In our free marketing eBook “101 Landing Page Optimization Tips“, I discussed building good habits by creating a best practices checklist for your landing pages. It can be a great way to ensure you don’t repeat your mistakes.
However, best practices are only as good as your understanding of them, and sometimes the way to become a better marketer or designer is simply to learn what not to do.
Our list of classic landing page blunders will help you avoid stepping in what can be considered the advertising equivalent of doggy doo.
Or – 7 ways you can step in landing page poop and come out smelling of conversions (that’s supposed to sound like a flower – nasturtiums perhaps).
If you’re going to do only 1 thing wrong to screw up a marketing campaign this would be it. It’s so fundamental that it blows my mind how frequently this fail occurs. Message match is when the offer/copy/messaging in your advertisement maintains momentum throughout the conversion funnel. In other words, there is consistency from AdWords/banner ad, through to the landing page, and on to the confirmation page or destination website (depending on the purpose of your campaign).
Whenever you break the conversion momentum you are giving your visitor a slap in the face and telling them they may as well go elsewhere. If you can’t maintain your message across every campaign touch-point you are failing in a big way.
The problem can often arise when different departments handle different aspects of a campaign (the email guy doesn’t speak to the campaign manager who doesn’t even know about the PPC team). If this is the case, get everyone in the room – or ask the marketing manager to do it – and open a can of conversion marketing whoop-ass on them. Then sketch the campaign flow on a whiteboard to ensure the message transfers without changing direction.
Warning – if you failed #1, proceeding past this point could be painful…
You spent 3 days designing and creating the perfect landing page, your software guy put a form in it for lead generation and you’re good to go. You’re daydreaming about all the great leads that will come flooding into your inbox or Salesforce.com account. Then you head out for beers on Friday after work.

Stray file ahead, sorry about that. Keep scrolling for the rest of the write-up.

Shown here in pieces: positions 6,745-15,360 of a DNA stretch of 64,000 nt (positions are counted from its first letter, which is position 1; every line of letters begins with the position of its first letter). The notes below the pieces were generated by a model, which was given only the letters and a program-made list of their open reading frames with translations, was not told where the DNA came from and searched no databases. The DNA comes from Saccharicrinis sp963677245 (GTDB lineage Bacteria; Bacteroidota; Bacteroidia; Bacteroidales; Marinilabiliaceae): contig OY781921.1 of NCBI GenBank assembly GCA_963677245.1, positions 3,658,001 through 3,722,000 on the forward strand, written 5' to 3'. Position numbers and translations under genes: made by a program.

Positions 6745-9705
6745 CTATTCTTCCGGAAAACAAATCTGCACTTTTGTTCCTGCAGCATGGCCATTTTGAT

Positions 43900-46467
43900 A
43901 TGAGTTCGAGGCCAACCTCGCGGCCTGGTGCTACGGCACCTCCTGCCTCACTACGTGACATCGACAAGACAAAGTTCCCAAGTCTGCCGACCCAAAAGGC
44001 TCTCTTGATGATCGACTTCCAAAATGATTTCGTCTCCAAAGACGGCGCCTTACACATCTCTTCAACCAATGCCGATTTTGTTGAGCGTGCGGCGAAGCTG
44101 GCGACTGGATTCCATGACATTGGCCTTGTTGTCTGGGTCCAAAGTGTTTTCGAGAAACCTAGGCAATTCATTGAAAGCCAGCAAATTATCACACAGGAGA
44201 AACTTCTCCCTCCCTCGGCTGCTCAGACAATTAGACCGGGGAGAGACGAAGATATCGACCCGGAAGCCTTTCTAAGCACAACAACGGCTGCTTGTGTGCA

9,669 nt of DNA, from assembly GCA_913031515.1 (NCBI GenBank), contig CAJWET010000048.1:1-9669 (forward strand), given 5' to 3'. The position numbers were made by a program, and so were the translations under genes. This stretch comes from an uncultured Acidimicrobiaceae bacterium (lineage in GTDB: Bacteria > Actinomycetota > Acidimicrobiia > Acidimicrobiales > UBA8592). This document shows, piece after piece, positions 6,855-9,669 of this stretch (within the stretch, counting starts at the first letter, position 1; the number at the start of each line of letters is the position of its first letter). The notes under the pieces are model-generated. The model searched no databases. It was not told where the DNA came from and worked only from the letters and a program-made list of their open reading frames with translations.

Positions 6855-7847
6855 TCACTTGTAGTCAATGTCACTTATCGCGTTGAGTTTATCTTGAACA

Monday rolls around and your boss asks for a report. Sweet, time to blow his head off with the super low cost-per-lead you got from your $2,000 PPC spend over the weekend.
But wait, there’s not a single lead or email, and the PPC funds have been drained.
You tested it right?
Umm, well no, it worked on Dave’s computer so I just figured…”
The lesson: always test your landing pages to ensure anything interactive works perfectly. Try out the form on different browsers and make sure it’s bulletproof before you spend money driving traffic to it.
I’ve seen genuine landing pages that had a single objective, such as taking advantage of a 50% coupon or a lead gen form. And then at the top and right-hand side of the page there are… wait for it… Google AdSense advertisements. Seriously? Think about it. You just paid $2 to get someone to your landing page via PPC, and you’re serving up more of the same to take them away from your page.
Ok, so that’s the worst case scenario. What else shouldn’t you do?
It’s been proven time and again that landing pages with a singular focus are more effective than a homepage. The reason being that you are providing a targeted message for targeted traffic and your visitors can focus their attention on the task at hand.